It could be described as the postwar American car mantra – “longer, lower, wider,” even if the trend arguably began in the 1920s.
The proportions of “standard” American cars grew progressively larger and lower-slung after 1954, and the “long, low, and wide” ethos reached its apogee in the early 1970s – and at GM, on the 1971-76 C-body cars, the company’s biggest shy of the D-body Cadillac Fleetwood 75 and Limo.
Oldsmobile’s 1973 98 measured 230” (5.8M) long and weighed 4,500 lbs. as a hardtop coupe. In those days, designer Len Casillo once recalled, “there were no restrictions.” But it didn’t last.
Oldsmobile’s flagship, the 98 series dated back to 1941 – at first it was the 90 series and in 1941 there was also a “96.” The Ninety-eight had ridden the C-body with Cadillacs and the top Buicks ever since.
The 98 was always “Oldsmobile’s Cadillac,” but it was typically a more stylistically restrained car than its cousins. Like Lancia sedans in Italy or Humbers in England, the 98 was for people who had means and wanted luxury but didn’t necessarily want to show off.
In the 1960s, the car developed a slab-sided aesthetic, with skirted fenders and subtle detailing. The biggest ever 98 debuted on September 10, 1970, longer, lower, and wider and with new sculptural sides with a fuselage-like tuck-under, fashionable and stately. Power came solely from the giant Olds 455.
The big Oldsmobiles sold well through 1973, and the 1970 were very good for Olds, although at the time even many fans thought the new B and C cars might be “too big.”
By the late 1960s the circa-1961 GM “compacts” had grown into “intermediate” cars that were nearly the same size as the average “standard” cars of 1955. Though bigger was better with traditional buyers, a fair number of customers were moving to “intermediates” just because the big cars were unwieldy and, of course, more expensive depending on configuration.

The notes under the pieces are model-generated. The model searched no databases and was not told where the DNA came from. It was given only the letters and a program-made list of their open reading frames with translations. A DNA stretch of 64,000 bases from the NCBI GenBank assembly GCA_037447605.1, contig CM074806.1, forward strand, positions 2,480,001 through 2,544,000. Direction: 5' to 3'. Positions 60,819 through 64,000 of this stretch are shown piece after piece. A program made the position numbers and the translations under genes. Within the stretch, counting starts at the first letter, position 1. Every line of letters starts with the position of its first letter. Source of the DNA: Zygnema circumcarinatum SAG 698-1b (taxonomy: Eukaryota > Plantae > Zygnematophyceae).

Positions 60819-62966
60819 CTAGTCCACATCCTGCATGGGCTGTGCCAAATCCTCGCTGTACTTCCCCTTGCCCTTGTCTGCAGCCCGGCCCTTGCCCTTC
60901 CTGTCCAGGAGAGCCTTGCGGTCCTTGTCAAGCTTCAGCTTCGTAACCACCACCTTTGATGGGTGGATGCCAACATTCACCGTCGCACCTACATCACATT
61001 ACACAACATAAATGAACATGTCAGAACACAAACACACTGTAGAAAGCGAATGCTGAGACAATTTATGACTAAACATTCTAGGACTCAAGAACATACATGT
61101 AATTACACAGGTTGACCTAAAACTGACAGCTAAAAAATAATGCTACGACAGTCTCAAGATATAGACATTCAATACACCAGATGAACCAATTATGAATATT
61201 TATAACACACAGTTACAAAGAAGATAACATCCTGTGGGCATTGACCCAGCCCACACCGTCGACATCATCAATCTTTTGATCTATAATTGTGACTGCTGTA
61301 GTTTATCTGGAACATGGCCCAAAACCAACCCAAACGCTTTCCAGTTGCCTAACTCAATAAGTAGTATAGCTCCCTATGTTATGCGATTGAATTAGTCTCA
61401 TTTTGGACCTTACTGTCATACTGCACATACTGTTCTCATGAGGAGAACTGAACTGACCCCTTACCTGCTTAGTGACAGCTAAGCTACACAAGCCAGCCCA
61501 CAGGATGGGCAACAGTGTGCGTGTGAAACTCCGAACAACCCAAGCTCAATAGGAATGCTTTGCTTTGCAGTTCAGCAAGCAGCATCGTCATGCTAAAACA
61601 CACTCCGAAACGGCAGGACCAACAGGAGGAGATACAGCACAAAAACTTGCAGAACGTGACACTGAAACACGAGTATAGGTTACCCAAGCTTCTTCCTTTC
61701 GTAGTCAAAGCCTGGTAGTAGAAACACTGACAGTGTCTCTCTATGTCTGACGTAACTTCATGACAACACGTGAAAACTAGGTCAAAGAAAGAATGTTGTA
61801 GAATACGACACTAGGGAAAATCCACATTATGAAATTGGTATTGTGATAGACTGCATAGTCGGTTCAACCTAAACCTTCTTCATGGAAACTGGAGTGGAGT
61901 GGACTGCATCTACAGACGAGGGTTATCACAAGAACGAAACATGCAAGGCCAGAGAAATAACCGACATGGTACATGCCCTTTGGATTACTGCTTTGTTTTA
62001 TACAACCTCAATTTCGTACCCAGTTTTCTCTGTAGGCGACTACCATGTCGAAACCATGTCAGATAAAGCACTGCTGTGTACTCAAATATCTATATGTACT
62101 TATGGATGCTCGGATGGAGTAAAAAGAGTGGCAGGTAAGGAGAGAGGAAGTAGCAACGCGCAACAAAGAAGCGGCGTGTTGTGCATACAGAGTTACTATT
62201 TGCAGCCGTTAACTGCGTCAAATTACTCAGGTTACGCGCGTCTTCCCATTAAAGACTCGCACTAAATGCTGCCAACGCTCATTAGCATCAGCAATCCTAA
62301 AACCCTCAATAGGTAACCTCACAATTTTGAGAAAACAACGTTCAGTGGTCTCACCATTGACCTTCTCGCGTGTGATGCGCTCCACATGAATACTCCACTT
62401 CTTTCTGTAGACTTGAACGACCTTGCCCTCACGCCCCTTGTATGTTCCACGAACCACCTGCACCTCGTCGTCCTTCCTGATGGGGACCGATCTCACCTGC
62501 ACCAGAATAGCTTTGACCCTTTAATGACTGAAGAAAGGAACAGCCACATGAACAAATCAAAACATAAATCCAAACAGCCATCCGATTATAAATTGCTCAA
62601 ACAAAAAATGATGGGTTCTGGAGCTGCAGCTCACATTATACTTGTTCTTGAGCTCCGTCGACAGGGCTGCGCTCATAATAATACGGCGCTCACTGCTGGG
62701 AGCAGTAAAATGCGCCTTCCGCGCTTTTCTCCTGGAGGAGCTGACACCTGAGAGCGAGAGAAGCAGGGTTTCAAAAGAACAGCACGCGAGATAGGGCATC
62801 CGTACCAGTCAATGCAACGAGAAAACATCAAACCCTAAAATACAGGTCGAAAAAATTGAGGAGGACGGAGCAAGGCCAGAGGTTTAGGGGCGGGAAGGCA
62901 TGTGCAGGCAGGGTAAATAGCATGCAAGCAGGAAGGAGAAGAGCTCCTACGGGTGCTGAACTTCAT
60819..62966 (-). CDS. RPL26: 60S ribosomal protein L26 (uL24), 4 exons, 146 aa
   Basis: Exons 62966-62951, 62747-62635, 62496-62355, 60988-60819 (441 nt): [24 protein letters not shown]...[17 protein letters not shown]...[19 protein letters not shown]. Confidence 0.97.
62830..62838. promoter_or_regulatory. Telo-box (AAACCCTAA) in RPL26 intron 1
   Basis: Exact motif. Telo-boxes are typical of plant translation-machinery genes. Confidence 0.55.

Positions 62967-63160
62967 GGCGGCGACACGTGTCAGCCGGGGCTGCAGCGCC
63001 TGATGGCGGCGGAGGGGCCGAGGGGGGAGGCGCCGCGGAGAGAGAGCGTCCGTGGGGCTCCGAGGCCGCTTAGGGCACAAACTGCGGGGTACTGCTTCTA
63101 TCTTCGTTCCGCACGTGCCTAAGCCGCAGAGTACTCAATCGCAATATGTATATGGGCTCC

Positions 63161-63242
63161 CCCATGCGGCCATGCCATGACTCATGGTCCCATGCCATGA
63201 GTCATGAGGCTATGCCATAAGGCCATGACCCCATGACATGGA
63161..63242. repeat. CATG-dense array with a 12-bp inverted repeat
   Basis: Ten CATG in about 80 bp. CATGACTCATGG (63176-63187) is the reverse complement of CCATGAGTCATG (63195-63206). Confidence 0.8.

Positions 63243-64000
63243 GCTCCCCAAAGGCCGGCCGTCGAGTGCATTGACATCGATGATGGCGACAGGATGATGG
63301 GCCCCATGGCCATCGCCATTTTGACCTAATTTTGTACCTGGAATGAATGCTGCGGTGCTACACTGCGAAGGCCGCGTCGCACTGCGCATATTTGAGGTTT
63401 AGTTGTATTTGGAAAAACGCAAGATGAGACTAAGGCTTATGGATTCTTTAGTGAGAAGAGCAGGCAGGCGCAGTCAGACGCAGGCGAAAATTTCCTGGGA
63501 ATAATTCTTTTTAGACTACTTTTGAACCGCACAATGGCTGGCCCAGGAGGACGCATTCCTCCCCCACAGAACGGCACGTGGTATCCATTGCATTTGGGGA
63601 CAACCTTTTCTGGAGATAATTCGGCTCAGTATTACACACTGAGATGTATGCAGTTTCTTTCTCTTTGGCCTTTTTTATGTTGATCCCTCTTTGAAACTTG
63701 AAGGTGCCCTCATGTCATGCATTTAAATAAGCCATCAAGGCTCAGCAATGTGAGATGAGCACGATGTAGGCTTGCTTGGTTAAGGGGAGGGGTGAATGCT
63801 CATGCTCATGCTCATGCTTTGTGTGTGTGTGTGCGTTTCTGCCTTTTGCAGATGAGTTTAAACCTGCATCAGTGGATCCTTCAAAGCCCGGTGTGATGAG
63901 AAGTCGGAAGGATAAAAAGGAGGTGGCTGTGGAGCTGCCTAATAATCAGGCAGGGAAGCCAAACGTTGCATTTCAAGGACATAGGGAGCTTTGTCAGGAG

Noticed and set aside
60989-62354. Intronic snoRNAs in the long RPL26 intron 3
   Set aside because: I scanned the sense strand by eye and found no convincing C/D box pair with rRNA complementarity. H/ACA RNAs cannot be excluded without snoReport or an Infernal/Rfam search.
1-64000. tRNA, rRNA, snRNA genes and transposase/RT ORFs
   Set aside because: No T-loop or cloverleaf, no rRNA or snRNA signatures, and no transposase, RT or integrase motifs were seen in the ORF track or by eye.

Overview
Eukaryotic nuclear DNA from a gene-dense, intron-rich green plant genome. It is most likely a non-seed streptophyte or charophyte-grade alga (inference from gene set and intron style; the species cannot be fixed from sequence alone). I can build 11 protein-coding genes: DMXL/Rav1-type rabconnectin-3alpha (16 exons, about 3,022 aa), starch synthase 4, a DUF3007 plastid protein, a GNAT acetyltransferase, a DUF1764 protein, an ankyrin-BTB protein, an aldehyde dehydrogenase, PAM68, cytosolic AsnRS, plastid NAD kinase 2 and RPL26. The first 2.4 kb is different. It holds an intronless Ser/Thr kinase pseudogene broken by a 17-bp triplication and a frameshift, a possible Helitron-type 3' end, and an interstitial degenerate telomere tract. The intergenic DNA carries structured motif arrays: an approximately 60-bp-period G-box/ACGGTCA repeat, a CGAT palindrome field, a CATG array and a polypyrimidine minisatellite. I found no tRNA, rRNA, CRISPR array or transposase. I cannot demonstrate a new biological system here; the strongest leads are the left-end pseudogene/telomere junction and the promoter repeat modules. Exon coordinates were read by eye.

The OPEC crackup
In October of 1973, big cars collided with the OPEC iceberg and within a year, sales of the big Oldsmobiles had halved, leaving the soaring Cutlass as the division’s sales leader – permanently.
Big car sales recovered a bit by 1976 as memories of the oil shock began to fade – but ever since late 1972 GM had been working on downsized large cars, which debuted that fall. The smaller big cars made their predecessors (and, to a degree, the holdover 1977 mid-sizes) seem instantly old. When the second oil crisis hit in 1979, the modestly-recovering resale values of used big cars sank like a stone.
With the glory days gone, the big 98s were cherished or chucked – they were huge inside and quiet, cosseting highway cruisers, but had low values and were expensive to run, a bad combo for careful ownership. In the 1980s and 1990s, it was not uncommon to see them in run down shape like this for sale for only a few hundred dollars.
This unfortunate 98 has not been moldering away for years, but was actually at car shows as recently as 2016, though it wasn’t in the best condition at that time. Sadly going for scrap now thanks to neglect.
Big cars are big projects and despite relatively simple mechanicals things could be costly – these were, after all, flagship luxury cars even if you could buy them for beer money for years.